“The Dream Seller.”
“The Dream Seller.”
Here are just a few more shots of Washington, D.C. and the National Gallery of Art this past weekend. As I’ve lamented already, most of my photos did not turn out, so I am stealing many from my more talented friend. If any of the shots below appeal to you, rest assured that they are not mine.
I’ve come to understand that I simply do not enjoy Monet and Van Gogh as other people do. Their appeal is lost on me entirely.
But I damn sure enjoy Vermeer and Rembrandt. Even to an utterly unschooled like my own, the Dutch Masters’ method of rendering light was amazing. I told my friend that it almost seemed that sections of these paintings had light coming in from behind them … as though there were a hidden bulb beneath the canvas.
And I might have loved the incredible, sweeping, ethereal, dreamlike-but-detailed vistas of the American paintings even more.
That last shot should be recognizable to Civil War buffs, or even just those who can appreciate great war films. It’s Augustus Saint-Gaudens’ 1897 memorial to Robert Gould Shaw, who filmgoers might remember being portrayed by Matthew Broderick in “Glory” (1989). It’s huge. It actually is an immense sculpture that takes up an entire wall, and is much larger than you might understand from its inclusion during the closing credits of the film.
I am precisely the sort of weirdo who enjoys “people watching” too. And it’s easy at the Gallery, as visitors are so often occupied entirely by their objects of interest.
That gangly looking guy embarrassing himself in the video you see is me at the Canadian Embassy. (Do we really need embassies with Canada? We’re so chill.) The sly Canucks have actually incorporated an … echo chamber into the building’s superstructure. I know that sounds nuts, but it’s true. If you stand withing that domed structure, it sounds as though every word you speak is amplified down at you. It’s actually really incredible.
I was lucky enough to be treated by a rather generous friend to dinner afterward at La Belga. It is a fantastic Belgian restaurant in the gentrified Eastern Market area above the Capitol, and it’s modeled after traditional European sidewalk cafes.
Good lord! The “Mussels Diabolique” there were just … too damn good to describe. They were the best mussels I’d ever had. And that says a lot from a Long Island kid who grew up on seafood, working or chowing down in seaside restaurants. Really.
Go there. You’ll thank me for the recommendation:
Well there’s one thing I can cross off my bucket list. (There’s a lot on there, and some of it’s weird.) I finally saw F.W. Murnau’s “Nosferatu: ein Symphonie des Grauens” (1922).
And am I damn glad I did! I actually enjoyed it more than I thought I would. I love plenty of classic movies; “The 39 Steps” (1939) and “To Have and Have Not” (1944) are among my all-time favorites. But I’m accustomed to modern horror — my tastes generally extend only as far back as “The Birds” (1963) and “Night of the Living Dead” (1968).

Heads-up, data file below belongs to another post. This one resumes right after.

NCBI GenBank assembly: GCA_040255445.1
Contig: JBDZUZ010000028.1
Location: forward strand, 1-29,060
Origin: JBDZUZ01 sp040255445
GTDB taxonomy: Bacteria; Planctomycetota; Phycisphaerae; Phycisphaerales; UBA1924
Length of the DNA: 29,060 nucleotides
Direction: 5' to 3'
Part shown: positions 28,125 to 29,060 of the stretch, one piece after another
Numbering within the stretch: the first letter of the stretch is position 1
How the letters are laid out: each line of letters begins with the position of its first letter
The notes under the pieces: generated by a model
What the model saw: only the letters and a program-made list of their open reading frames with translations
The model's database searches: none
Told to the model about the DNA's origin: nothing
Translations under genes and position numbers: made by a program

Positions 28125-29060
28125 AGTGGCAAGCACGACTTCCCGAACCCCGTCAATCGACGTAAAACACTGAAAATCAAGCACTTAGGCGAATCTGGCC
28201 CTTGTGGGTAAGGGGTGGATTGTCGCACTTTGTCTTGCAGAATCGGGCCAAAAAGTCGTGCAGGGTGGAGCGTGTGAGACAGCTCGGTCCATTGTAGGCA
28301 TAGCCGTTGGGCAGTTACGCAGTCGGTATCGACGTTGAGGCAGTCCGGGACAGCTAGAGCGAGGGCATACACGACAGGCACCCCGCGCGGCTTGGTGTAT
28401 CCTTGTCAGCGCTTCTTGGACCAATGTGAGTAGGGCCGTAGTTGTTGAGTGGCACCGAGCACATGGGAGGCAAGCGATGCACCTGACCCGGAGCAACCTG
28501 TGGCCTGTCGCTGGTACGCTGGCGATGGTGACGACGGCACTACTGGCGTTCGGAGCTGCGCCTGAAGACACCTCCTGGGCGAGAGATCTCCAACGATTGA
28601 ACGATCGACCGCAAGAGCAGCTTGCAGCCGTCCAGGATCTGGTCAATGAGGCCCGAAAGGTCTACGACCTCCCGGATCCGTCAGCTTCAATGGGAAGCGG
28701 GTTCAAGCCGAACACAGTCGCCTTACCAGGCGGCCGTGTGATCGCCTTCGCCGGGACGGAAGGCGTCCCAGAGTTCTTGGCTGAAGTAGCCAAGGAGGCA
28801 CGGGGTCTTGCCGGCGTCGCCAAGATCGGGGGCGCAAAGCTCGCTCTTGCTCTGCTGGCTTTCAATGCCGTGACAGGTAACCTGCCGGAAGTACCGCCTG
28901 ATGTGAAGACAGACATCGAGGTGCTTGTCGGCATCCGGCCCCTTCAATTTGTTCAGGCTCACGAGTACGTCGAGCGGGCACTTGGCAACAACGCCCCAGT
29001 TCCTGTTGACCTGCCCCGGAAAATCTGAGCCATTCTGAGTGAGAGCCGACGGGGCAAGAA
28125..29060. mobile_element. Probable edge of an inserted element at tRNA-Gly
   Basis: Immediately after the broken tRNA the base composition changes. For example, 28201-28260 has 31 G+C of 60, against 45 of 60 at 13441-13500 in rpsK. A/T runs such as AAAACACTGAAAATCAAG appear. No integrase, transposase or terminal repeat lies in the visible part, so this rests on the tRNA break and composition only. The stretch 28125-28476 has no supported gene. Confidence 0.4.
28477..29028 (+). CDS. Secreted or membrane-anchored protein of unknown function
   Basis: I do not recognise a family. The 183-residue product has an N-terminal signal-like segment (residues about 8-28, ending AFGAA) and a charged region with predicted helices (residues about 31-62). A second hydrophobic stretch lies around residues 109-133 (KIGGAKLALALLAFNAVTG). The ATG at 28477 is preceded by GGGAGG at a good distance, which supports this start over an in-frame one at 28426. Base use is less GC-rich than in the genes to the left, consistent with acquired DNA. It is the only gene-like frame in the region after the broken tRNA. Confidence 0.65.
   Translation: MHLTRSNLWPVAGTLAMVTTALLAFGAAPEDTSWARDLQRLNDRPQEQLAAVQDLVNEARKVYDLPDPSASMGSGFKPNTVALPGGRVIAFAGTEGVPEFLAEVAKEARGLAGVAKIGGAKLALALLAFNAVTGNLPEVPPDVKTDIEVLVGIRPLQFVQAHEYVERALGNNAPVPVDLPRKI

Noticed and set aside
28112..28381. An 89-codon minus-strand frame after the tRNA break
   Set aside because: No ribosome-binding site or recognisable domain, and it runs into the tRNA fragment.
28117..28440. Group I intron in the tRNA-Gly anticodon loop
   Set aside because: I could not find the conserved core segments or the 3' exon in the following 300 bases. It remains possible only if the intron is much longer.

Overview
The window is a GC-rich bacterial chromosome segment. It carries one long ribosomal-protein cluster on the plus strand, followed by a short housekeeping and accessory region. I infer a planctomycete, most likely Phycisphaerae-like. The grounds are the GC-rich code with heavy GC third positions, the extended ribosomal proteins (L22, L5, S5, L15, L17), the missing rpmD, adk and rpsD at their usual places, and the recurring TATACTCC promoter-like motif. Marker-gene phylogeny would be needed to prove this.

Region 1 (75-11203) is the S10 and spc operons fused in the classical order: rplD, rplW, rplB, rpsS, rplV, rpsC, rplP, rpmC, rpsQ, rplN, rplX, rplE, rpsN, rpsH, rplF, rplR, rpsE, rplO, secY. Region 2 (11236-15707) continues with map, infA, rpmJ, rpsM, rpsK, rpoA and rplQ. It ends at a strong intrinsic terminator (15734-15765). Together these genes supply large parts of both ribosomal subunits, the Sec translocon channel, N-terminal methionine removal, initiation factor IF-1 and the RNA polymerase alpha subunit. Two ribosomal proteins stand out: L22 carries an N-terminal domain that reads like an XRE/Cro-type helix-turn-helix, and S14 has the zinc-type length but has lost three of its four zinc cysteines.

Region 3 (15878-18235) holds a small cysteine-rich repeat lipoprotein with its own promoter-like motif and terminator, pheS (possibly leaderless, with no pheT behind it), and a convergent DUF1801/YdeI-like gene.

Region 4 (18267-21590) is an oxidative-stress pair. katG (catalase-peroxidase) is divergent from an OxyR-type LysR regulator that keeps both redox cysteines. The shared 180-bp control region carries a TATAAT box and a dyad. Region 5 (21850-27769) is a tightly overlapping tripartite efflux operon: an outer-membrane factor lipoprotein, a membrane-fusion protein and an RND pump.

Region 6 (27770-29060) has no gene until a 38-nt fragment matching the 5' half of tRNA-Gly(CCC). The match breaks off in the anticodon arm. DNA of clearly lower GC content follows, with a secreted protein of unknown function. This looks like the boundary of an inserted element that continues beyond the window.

I waited until I was in just the right mood. (This is the first silent film I’ve ever seen from start to finish — the only exception being Mel Brooks’ 1976 parody, “Silent Movie.”) Then I began it shortly before midnight.
The movie just worked for me. It was sublimely creepy.
I think it helped that the grainy, flickering, black-and-white period footage made this expressionist movie utterly atmospheric for a modern viewer. These, combined with the shots of Max Schreck superbly made up as “Count Orlok,” were damned unsettling. Schreck also appeared to be a great physical actor, with his gaunt stance and stilted, inhuman movements. (Was he unusually tall too?)
The vintage footage also enhanced my enjoyment of the movie in a way that Murnau probably couldn’t have expected. I know this is strange, but … nearly a century later, the thought that occurred to me several times during this movie was this: “Everyone involved in this production is long dead by now.” Yes, I know that is a morbid thought — I’ve never done that before! I think it was just the film itself that did that to me — it’s about undeath and immortality, after all.
It also helped that I’d read Bram Stoker’s “Dracula” (1897), of which this film is an unauthorized adaptation. The resulting lawsuit by Stoker’s estate is interesting reading: supposedly all copies of the movie were ordered by the courts to be destroyed, bankrupting Prana, the production company. But a permanent cult following developed for the few surviving prints.
Anyway, I followed this up with the palate-cleansing “Night on Bald Mountain,” the final segment of Disney’s “Fantasia” (1944). That combination, too, totally worked for me — I followed up the black-and-white nightmare-fuel of the seminal vampire film with some vivid, incongruously hellish Disney nightmare-fuel.
“Nosferatu” is in the public domain. You can view the entire film on Youtube at the link below.
Oil on canvas.